Apple’s new operating system, Mac OS X Lion, will come with a bunch of new features and user interface tweaks. Most of them can be found on the company’s website and seen in the official promotion video for the new OS.

One feature that hasn’t had a lot of attention yet is the so-called “Restart to Safari” option. This feature can be found on Lion’s new user lock screen and allows the user to restart their Mac and boot directly into Safari. The Mac then functions as a direct window to the Internet and nothing else, since nothing else has been booted.

If you start your Mac into this web-only mode, you won’t need to log in with a user account. This means that all the user’s data is safe and can’t be accessed and used (including your Safari history and bookmarks). Your Mac basically turns into a web browser.

We’ve seen this kind of approach to an operating system with Google’s Chrome OS, which will run on Chromebooks and is actually nothing other than an advanced version of Google Chrome. Google’s vision behind this approach to computing is the complete move into the cloud where the cloud (or the Internet) is your OS.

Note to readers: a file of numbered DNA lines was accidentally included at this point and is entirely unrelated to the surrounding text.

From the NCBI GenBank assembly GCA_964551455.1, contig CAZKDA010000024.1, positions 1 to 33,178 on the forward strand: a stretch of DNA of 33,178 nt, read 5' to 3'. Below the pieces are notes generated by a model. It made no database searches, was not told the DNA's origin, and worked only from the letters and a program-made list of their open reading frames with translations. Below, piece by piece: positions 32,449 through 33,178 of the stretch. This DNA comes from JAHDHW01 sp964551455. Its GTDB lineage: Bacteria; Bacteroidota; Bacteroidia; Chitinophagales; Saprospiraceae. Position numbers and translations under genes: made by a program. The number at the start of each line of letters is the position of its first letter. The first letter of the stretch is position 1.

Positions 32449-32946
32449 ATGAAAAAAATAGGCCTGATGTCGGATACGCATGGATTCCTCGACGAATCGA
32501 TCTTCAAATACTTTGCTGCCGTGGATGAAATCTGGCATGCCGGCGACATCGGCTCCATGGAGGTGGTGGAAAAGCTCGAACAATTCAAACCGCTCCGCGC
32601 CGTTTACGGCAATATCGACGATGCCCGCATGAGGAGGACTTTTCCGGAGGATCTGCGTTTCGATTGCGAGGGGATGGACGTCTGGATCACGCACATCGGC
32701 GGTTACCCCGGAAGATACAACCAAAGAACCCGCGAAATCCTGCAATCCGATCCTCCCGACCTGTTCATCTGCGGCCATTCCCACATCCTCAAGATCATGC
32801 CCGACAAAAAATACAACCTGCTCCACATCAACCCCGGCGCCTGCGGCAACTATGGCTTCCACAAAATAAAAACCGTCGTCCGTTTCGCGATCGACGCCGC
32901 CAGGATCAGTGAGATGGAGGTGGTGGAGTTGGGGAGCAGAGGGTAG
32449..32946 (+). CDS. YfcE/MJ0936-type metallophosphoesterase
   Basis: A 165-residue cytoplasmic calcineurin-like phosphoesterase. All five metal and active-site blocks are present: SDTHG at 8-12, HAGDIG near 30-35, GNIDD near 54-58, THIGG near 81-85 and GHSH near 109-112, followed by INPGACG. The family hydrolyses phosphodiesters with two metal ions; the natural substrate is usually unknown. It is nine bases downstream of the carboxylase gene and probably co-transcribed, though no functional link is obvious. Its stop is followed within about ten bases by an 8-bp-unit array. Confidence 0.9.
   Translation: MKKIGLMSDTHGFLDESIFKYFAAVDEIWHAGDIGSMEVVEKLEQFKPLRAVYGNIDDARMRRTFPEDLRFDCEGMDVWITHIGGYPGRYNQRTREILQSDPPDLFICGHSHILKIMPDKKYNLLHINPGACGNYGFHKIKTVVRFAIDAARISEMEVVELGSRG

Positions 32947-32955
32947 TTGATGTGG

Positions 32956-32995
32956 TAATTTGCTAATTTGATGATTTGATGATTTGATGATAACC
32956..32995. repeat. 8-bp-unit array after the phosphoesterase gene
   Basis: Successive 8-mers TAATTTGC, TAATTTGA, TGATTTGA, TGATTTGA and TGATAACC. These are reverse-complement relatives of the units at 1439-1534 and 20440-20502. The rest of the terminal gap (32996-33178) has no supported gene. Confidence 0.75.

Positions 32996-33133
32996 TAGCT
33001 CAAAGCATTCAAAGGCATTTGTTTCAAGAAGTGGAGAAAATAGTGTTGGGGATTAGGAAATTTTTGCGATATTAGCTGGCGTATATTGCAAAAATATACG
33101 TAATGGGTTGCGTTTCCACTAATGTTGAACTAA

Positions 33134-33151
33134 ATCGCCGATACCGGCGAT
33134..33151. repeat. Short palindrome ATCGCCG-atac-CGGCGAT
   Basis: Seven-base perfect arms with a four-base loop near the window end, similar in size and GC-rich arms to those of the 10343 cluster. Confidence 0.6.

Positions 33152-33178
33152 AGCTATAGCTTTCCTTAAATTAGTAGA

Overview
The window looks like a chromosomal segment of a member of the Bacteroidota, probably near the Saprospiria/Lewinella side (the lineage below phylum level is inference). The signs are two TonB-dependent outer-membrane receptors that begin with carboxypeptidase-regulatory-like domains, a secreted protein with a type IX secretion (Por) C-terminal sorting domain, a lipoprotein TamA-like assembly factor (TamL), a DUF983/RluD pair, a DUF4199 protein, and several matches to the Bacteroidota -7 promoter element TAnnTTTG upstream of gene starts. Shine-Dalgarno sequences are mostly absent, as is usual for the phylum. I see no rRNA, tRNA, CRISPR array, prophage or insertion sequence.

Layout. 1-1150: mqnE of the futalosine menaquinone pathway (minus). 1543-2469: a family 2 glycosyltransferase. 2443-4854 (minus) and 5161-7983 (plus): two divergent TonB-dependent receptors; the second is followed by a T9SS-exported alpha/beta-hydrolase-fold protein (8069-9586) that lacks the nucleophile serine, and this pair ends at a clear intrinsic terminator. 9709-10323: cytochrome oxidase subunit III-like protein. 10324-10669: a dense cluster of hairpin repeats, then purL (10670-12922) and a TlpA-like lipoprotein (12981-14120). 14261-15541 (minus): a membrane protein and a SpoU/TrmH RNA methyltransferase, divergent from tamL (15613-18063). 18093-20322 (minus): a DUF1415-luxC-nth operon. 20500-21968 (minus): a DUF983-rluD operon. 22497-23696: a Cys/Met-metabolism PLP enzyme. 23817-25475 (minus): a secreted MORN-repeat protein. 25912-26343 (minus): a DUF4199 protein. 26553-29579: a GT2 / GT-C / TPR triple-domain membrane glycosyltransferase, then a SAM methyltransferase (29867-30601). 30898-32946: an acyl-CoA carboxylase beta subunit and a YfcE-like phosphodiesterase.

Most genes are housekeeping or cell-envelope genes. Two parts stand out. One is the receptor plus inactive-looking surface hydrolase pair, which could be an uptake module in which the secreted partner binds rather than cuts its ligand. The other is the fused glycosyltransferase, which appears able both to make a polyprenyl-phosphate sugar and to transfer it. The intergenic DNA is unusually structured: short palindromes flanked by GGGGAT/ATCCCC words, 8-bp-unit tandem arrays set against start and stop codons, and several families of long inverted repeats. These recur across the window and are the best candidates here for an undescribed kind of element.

Apple clearly isn’t trying to compete with Google’s Chrome OS (at least not yet), otherwise they wouldn’t have announced Mac OS X Lion as the operating system it is. This new “Restart to Safari” feature is more of a rescue feature, as Apple announced it as a part of the also new “Find my Mac” feature. According to this post in the MacRumors comments, this feature’s whole purpose is to get potential thieves to use Safari to connect to the Internet, so that the Mac can be localised and found.

But it’s also really useful if someone asks you to use your Mac to just “check emails real quick.” Don’t we all hate that?

Aricle and Photo Via MacRumors

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